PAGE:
Accessible Design

Accessibility icon - an eye, an ear and a handThe University is legally required to meet accessibility standards on its websites, intranets and mobile apps. Most of the standards are good practice, easily achieved and create an improved experience for everyone. Digital Accessibility is important in all aspects of learning and working, including learning or presentation materials, activities, meetings, recruitment and interviews. Learn more about accessibility and find support.

Digital accessibility means that people can access information, learn and do what they need to do in a similar amount of time and effort as others, whether they have a disability or not. To achieve this, content and activities need to be:

  1. Perceivable - available to at least one of the senses (hearing, sight etc),
  2. Understandable - make sense to anyone accessing it,
  3. Operable - people can easily do what they need to do (e.g. navigate through mouse or keyboard),
  4. Robust - work as expected with assistive technologies (e.g. screen readers, that read out loud what is on the screen)

Six things you can do to improve Digital Accessibility

The following apply to most types of content and activities, but you can find more specific guidance for:

If you create Blackboard courses, ensure you build them according to DEO’s core standards and check them with Ally Course Reporting, in addition to your materials and activities being accessible. For assessment, see examples for reasonable adjustments for assessment and Alternative Exam Arrangements (AEA).

1. Use accessible tools that can create accessible content and activities

  • Create and deliver your materials and activities in tools that have the capacity to create and support accessible content and activities. Tools recommended by DEO and IT services will usually comply with most accessibility requirements, but please confirm this is the case for any tool you use.
  • If you have materials produced externally, please confirm these will meet accessibility standards.

2. Improve visibility, readability, audibility

  • Colours - Check the contrast between text or graphics and background to ensure accessible choices have been used. Use high contrast for the greatest accessibility. Avoid using colour as the only means to convey information.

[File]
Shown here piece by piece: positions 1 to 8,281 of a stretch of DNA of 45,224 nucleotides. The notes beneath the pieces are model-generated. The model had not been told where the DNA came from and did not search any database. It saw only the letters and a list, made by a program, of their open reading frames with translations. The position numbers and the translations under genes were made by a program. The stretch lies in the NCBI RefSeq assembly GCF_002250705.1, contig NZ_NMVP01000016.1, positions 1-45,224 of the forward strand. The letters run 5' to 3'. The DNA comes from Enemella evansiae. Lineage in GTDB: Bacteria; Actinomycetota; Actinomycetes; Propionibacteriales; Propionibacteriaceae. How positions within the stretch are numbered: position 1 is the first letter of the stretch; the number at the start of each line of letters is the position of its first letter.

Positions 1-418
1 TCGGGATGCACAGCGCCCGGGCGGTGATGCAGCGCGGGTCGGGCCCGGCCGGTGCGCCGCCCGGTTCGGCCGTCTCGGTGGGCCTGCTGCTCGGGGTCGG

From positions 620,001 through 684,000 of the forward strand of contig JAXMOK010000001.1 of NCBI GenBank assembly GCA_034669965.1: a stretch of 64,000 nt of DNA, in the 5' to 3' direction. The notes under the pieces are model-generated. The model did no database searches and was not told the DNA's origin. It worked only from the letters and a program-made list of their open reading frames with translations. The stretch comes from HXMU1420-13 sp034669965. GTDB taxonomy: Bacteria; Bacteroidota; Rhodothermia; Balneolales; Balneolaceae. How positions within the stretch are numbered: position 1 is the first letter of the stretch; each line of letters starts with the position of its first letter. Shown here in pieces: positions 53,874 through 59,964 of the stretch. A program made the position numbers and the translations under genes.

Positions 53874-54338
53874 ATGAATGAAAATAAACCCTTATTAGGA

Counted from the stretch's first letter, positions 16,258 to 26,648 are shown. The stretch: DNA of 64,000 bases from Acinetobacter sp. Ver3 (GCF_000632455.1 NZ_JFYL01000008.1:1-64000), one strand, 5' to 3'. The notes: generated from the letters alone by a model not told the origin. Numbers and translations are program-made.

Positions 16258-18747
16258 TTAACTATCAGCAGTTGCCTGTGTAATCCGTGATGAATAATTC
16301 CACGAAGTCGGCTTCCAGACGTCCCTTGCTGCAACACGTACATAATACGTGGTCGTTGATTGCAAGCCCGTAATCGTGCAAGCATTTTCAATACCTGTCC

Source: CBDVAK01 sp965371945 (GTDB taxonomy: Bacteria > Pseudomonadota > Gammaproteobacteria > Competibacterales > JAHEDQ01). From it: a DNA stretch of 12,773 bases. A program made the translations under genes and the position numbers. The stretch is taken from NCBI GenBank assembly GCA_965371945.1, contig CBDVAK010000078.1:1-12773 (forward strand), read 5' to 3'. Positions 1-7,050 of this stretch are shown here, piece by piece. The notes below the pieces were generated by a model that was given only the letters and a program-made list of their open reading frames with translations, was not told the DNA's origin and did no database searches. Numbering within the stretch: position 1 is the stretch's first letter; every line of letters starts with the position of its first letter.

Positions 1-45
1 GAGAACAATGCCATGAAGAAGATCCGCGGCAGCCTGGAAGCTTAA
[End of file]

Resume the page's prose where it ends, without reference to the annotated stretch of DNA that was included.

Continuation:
• Text - Prefer sans-serif fonts for most of the text. Avoid capitalizing, underlining or italicising large portions of text. Avoid small font sizes, especially in resources that are difficult to zoom in.
  • Audio – Speak clearly and eliminate background noise.

3. Provide options and alternatives

4. Use clear and meaningful language

  • Links should be descriptive - they should never say “Click here”.
  • Plain English should be used wherever possible. Some nuance is needed for academic content, but consider avoiding figurative speech, homonyms and homophones. If used, identify metaphors as metaphors.
  • Ensure tasks and how to get in touch for any questions are clear.

5. Structure your materials clearly and consistently

  • Headings – use correct Heading structures for clarity, to aid navigation and allow assistive technology to make sense of your materials.
  • Tables - Keep tables simple, avoiding split or merged cells whenever possible.
  • Layout – use consistent layout choices throughout your materials.
  • Distinguish activities from blocks of text and essential information or activities from optional ones.

6. Check your work

  • Use built in accessibility checkers and make suggested changes where appropriate.
  • If using Blackboard, use its Accessibility checker in the content editor and follow the advice given when clicking the Blackboard Ally colour gauge icon next to uploaded materials.

Contact us if you need further advice on digital accessibility.

Useful links